ECONOMYNEXT – South Asian countries should have adopted a common regional strategy to combat the spread of coronavirus in the region, says Indian journalist Suhasini Haidar.
Speaking at a webinar on ‘Nepal: Himalayan Country in Crisis?’, Haidar said that even though the South Asian Association for Regional Cooperation (SAARC) countries met via a video conference in March 2020 to discuss the matter, there has been no follow through.
Haidar, who is the Diplomatic Editor of the Hindu Newspaper said, the region ‘started right, but the greatest sorrow is that South Asian countries, then, failed to plan adequately.’
The region, particularly those countries that share borders should have acted fast to secure their geographic region. Diplomacy alone is not adequate, commitment by the leadership is necessary to ensure all people are vaccinated the webinar heard.
A fully vaccinated South Asia would have been able to ride the second wave of the coronavirus better, Haidar added, stating that there would have been fewer lives lost. Instead, leaders of the countries were, during that first wave in early 2020 complacent, busy directing the attention of the people to the rapid spread of the virus in other, more developed countries.
Haidar states that South Asian nations did not do their homework; India, for instance, failed to even make a ballpark estimate of the vaccines required to combat the spread within the country.
Joining Haidar in the discussion organised by the Friedrich Nauman Foundation for Freedom (FNF) on June 29 were Gagan Thapa, a Member of the Nepali Parliament, Dr. Dhawal Shamesher Rana, Mayor of Nepalgunj Sub Metropolitan city and Vice President and General Secretary of the Rashtriya Prajantantra Party. The panel was moderated by Dr. Bishal Dhakal, Physician, Columnist and Social Entrepreneur. Bettina Stark-Watzinger, a Member of the German Federal Parliament the Bundestag and Board Member of FNF was the Keynote Speaker. Associated with the discussion was Nepal’s Consul General in Germany, Ram Pratap Thapa.
The aftermath of the pandemic clearly indicates that all South Asian countries will be equally affected on the economic front, from migrant workers to tourism. Haidar points out that this state of vulnerability should have been the reason for the region to act as one unit. Covid, she said, has shown ‘there are no borders’ and insular attitudes do not work.
In Nepal, as in Sri Lanka, a major issue of concern is the dearth of sufficient vaccines to go around. Says Gagan Thapa, the need of the hour is not oxygen concentrators, Oximeters or PPE’s but vaccinations. Nepal may feel secure being wedged between two world powers, India, and China, but under the current situation that has been of no use. Neither SAARC nor the Bay of Bengal Initiative for Multi-Sectoral Technical and Economic Cooperation (BIMSTEC) have been structurally functional during periods of normalcy and therefore cannot be relied upon now, he pointed out.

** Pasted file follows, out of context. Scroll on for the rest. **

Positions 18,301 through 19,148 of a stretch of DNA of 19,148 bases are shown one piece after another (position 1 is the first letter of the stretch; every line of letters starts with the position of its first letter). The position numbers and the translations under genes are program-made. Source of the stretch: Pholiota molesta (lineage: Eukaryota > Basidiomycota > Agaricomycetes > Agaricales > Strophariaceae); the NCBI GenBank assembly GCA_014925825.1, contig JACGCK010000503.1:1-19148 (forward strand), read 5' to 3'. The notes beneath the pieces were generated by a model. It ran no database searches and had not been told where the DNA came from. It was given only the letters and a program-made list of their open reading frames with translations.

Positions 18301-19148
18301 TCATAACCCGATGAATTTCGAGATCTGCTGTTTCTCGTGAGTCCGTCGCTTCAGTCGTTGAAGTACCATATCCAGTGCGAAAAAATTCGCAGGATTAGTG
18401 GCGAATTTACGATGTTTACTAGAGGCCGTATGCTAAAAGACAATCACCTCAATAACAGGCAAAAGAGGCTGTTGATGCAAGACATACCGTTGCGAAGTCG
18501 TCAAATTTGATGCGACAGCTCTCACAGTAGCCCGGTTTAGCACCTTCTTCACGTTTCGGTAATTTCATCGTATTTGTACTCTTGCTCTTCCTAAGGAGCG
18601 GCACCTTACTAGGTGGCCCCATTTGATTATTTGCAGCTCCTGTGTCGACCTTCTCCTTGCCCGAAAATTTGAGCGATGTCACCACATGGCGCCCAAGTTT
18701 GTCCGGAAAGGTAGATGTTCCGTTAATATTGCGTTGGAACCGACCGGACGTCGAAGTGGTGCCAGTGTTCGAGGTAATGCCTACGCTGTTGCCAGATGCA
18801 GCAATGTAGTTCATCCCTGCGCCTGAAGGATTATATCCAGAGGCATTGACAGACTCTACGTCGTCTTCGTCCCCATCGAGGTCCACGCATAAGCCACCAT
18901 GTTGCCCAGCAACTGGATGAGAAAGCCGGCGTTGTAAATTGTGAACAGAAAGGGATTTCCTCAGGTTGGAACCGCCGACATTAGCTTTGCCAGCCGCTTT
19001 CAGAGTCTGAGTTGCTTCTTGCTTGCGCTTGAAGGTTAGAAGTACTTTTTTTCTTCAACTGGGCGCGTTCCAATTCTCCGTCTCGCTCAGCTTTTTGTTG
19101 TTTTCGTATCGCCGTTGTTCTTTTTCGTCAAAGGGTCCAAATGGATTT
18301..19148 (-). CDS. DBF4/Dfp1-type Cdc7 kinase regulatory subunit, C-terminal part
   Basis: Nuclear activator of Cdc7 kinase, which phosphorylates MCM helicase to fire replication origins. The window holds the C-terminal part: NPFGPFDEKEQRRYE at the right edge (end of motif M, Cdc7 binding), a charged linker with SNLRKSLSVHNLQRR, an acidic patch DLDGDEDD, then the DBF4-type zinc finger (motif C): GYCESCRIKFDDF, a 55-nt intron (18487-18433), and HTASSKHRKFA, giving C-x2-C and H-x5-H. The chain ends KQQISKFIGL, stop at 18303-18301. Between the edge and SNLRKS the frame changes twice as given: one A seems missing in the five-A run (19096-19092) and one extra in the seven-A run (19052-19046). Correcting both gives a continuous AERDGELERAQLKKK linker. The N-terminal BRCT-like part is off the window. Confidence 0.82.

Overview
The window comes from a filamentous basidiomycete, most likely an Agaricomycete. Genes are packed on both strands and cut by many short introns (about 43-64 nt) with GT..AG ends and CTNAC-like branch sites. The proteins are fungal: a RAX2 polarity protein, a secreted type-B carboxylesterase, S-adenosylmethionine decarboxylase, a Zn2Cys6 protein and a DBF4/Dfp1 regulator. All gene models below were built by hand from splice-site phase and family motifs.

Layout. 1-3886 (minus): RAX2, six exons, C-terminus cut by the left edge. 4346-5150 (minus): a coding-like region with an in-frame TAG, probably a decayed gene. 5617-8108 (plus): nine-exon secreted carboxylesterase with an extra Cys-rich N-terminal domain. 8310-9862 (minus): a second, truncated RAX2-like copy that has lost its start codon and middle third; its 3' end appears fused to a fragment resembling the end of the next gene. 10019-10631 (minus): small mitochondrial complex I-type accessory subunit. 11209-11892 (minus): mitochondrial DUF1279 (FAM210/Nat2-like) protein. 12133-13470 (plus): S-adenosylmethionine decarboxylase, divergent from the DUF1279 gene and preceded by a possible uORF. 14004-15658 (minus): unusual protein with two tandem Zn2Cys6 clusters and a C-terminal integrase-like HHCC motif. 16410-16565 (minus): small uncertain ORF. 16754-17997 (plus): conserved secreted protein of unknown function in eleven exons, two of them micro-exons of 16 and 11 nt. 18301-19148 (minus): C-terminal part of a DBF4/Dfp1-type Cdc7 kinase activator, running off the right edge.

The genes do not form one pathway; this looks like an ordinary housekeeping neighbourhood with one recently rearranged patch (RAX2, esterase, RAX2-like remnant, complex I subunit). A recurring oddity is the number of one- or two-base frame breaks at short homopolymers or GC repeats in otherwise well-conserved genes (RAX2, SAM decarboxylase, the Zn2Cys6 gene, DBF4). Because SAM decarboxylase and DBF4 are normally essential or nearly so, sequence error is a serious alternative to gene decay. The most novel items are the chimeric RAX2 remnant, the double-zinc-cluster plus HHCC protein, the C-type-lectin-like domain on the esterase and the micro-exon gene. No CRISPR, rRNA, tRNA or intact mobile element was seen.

Nepal, says Dr. Dhawal Shamesher Rana received a gift of a million doses of the AstraZeneca vaccine from India. However, with the Indian government later deciding that their citizens are a priority, and abandoning the donation of vaccines to other, less advantaged countries, Nepalese find themselves in a quandary. Rana claims that the Nepalese government is now set to purchase vaccines from China, adding that a proposal by a not-for-profit organisation, the Himani Trust to facilitate the Johnson vaccines through the United States had not been accepted by the Nepalese government. The Trust has since approached the Local government authority of Nepalgunj, the city he is Mayor of, and has received approval, though Rana says he is not expecting a positive outcome.
It was the Sub-Metropolitan city of Nepalgunj that had to first battle the coronavirus in that country.
As the pandemic spread in developed countries, Nepalese were lulled into a ‘false hope and confidence’ the country was resilient to the virus. But within days of the first patient testing positive, there were twenty-three others, he added.
Nepalgunj shares a border with India and is close to the latter’s Uttar Pradesh industrial region. The lockdowns saw large-scale migration of citizens between the two countries, heading towards their respective homes. Rana says the initial agreement of setting up quarantine centers at the border for these workers was not successful. Efforts to ease the travails of these travel weary workers took time, with every approval sought having to wend its way through the various levels of government. When Cabinet sanction was finally granted, often, the ground realities had changed.
Thapa states that early on in the pandemic, his party had registered a motion of urgent public importance in the Parliament to identify gaps and challenges and a strategy to manage the situation. However, that had been to no avail, he alleges.
All three panelists agreed that there are governance issues in their respective countries in the fight against the pandemic.
As Rana pointed out the Federal and Union structures of government failed in effectively managing the pandemic, especially when the first wave hit. There was confusion regarding responsibility between the tiers of government, inadequate funding, and ambiguity about protocols. However, the second wave had been managed better, and coordination between the Federal and Union governments had improved as was the funding.